How France Is Setting A New Standard For Plant-Based Food

Any gastronome's film canon isn't complete without 1987's "Babette's Feast." Set in the late 19th century, the film follows a Parisian refugee who shows gratitude to her pious Danish hosts by using her lottery winnings to prepare an extravagant meal for the whole town — one steeped strongly in French tradition, complete with wine pairings. In other words, a far cry from the townspeople's humble bread soup.  

One pivotal scene sees Babette preparing all manner of dishes that many American viewers (especially vegans and vegetarians) might shiver at the thought of eating, like turtle soup and cailles en sarcophage (quail in puff pastry shells with foie gras and truffle sauce, later immortalized in a New York Times recipe). The film is a perfect example of the meat-centric delicacies that have historically taken center stage in French cuisine. (While we're on the subject, you might want to stop eating frog legs).

But for all the birds, game, fish, and amphibians on France's historical menu, the country has been quick to welcome plant-based foods with open arms. This October, France will become the first country in the European Union to take a unique step in the plant-based market, and it all comes down to semantics. 

France is bidding adieu to 'meat' labels on plant-based foods

France will be the first country in the EU to ban plant-based food brands from labeling their products with words like "fish," "meat," "steak," "sausage," and the like, per a Thursday statement relayed by The National. Starting in October 2022, "it will not be possible to use sector-specific terminology traditionally associated with meat and fish to designate products that do not belong to the animal world and which, in essence, are not comparable," reads the decree. The move follows a similar Europe-wide ban of words like "milk," "butter," and "cheese" on dairy alternative products.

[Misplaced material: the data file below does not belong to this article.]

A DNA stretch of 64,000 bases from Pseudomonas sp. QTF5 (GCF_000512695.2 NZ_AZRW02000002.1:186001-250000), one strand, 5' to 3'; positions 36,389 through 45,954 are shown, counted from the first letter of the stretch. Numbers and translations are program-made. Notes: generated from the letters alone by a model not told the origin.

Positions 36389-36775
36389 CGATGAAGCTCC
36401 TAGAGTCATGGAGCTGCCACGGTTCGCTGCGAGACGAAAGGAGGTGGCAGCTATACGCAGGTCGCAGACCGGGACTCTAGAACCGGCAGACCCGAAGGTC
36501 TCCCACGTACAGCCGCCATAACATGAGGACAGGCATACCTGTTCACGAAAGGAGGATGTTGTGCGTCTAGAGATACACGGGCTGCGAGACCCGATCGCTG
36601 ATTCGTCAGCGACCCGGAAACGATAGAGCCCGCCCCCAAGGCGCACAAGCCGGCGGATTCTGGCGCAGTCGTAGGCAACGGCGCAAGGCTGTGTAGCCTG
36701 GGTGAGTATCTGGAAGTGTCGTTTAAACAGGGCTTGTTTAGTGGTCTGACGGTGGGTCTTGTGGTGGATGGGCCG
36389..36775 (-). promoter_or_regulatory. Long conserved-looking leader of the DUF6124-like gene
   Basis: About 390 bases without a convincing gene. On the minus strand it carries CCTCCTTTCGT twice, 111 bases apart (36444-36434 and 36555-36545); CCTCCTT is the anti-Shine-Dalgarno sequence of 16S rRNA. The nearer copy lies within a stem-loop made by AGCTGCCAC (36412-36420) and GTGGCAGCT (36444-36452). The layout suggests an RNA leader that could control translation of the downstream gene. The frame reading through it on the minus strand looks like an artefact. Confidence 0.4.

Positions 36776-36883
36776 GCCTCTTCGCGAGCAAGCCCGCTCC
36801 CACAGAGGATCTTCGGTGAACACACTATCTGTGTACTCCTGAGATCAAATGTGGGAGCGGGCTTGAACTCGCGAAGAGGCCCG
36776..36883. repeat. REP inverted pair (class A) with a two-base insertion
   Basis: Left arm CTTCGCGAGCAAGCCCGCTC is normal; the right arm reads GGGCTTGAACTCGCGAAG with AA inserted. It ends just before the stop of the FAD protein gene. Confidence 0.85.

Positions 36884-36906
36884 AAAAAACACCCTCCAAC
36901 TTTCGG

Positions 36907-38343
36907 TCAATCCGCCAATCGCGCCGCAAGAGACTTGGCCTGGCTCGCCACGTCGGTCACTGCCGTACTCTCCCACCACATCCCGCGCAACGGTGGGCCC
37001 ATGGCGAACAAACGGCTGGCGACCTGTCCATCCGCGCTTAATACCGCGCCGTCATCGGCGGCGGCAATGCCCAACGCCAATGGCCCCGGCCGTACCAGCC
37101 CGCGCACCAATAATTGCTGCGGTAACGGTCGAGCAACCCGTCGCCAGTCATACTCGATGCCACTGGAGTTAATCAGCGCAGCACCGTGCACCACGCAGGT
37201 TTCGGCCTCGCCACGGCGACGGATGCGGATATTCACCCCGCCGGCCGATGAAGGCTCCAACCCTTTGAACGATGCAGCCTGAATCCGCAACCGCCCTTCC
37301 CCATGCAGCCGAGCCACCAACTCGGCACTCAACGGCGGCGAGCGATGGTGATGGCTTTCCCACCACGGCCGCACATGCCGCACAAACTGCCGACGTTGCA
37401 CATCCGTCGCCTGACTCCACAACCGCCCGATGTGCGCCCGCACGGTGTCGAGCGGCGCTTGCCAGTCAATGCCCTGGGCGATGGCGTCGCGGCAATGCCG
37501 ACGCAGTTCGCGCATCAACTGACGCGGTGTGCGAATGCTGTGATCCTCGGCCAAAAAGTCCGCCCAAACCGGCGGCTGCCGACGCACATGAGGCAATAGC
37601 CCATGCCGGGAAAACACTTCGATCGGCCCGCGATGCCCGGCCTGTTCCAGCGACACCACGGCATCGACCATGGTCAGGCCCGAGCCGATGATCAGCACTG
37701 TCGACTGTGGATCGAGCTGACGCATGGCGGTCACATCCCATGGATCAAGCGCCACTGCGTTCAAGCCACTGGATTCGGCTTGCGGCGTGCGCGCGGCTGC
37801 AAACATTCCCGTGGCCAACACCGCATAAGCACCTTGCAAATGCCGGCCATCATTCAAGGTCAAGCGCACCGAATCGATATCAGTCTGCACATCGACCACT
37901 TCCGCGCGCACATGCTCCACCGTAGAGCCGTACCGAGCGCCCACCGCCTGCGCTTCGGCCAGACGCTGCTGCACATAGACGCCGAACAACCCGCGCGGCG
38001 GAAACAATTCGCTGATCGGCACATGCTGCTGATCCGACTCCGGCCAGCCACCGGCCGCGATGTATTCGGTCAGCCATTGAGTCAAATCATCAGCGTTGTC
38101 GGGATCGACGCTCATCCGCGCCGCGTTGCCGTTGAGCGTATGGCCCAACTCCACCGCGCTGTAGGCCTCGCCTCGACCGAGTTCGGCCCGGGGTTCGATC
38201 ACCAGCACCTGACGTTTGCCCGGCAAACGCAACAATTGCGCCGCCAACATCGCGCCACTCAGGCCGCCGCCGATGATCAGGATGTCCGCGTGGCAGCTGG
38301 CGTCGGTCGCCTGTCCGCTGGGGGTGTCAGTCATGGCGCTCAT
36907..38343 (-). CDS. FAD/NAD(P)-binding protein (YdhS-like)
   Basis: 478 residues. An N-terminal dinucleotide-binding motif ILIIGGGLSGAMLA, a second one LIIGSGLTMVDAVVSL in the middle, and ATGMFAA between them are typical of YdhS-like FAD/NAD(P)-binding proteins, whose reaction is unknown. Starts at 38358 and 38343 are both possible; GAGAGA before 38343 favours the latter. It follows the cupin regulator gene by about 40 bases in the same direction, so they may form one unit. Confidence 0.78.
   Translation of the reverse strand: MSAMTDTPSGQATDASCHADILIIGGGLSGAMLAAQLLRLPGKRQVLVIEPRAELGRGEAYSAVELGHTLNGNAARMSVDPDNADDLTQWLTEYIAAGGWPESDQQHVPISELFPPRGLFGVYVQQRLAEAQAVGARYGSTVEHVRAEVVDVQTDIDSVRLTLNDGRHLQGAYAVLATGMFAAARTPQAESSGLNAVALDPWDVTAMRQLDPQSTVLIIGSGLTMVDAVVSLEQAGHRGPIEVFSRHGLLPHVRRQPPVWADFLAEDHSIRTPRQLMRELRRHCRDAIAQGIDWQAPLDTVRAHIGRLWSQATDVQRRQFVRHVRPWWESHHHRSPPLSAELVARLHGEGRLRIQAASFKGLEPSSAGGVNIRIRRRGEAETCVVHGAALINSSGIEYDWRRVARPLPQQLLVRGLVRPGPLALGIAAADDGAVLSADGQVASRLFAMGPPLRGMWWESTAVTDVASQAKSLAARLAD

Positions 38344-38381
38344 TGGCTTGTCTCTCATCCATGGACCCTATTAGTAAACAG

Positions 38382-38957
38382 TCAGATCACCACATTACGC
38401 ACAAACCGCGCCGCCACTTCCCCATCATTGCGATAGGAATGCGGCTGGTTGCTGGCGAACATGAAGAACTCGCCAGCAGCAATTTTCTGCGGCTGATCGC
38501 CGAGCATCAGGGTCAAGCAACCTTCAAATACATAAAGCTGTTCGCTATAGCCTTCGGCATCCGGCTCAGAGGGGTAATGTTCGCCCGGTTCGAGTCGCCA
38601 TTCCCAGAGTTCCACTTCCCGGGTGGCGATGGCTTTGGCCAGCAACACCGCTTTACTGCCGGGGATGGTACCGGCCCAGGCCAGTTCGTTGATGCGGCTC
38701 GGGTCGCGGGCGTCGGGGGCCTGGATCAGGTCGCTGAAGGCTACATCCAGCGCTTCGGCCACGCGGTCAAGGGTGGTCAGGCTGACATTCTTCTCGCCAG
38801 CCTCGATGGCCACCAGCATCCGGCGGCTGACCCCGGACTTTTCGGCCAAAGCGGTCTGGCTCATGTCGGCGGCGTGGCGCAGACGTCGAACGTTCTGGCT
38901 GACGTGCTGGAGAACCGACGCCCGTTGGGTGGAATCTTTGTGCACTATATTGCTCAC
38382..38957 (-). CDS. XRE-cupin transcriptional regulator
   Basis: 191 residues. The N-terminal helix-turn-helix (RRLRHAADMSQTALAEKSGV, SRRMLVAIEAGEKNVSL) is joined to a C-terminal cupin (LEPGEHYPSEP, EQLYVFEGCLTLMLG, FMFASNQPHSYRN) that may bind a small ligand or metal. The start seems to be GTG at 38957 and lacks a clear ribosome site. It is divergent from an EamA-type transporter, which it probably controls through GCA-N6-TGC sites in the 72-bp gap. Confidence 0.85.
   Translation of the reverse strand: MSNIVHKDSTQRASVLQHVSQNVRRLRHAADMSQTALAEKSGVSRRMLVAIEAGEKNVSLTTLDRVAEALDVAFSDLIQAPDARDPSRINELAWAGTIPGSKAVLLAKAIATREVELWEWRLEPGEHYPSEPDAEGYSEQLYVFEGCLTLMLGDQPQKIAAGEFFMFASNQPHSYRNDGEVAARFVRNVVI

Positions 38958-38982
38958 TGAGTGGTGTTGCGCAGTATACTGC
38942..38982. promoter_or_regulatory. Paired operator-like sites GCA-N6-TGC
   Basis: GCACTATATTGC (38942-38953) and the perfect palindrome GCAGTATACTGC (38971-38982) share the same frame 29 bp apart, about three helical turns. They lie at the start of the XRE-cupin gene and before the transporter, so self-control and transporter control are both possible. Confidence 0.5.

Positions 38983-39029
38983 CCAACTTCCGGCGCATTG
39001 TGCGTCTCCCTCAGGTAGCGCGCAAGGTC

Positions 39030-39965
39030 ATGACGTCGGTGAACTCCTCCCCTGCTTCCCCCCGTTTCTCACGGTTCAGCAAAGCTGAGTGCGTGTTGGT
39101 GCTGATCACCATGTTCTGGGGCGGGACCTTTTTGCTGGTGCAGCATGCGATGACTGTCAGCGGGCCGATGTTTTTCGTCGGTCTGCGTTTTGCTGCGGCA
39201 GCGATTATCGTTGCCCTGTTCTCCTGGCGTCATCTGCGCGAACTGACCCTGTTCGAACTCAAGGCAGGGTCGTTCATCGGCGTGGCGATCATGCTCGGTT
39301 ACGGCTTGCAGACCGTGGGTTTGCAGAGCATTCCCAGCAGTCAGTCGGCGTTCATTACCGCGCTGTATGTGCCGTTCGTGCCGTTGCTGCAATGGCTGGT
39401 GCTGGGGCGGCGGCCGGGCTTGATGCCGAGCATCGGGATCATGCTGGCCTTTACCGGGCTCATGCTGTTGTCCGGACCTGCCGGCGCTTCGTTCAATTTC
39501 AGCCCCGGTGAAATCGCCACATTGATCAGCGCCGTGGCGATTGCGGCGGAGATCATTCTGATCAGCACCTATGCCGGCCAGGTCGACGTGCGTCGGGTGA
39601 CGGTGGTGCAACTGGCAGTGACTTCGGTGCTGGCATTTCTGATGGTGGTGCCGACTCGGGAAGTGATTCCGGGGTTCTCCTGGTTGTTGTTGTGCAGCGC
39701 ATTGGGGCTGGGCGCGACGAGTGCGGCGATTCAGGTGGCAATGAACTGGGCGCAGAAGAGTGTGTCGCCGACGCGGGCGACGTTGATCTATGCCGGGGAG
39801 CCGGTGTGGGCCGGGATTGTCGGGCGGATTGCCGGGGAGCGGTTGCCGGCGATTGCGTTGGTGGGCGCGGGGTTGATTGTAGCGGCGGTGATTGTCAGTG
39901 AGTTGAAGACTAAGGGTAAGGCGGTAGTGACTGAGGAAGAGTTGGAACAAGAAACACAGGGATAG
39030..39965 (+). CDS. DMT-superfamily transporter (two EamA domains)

By being more clear with its plant-based labels, France hopes to "provide consumers with a little more transparency" that "might even affect sales," per The National. It turns out food labels make a huge impact on shopper's decisions. According to a Meatless Farm and Brakes survey cited by Metro UK, over half of polled consumers preferred the term "plant-based" over "vegan" when shopping for meat-free protein products. Likewise, France's impending ban on words like "meat" to describe plant-based foods could inspire busy shoppers to pick up items they may have otherwise passed up.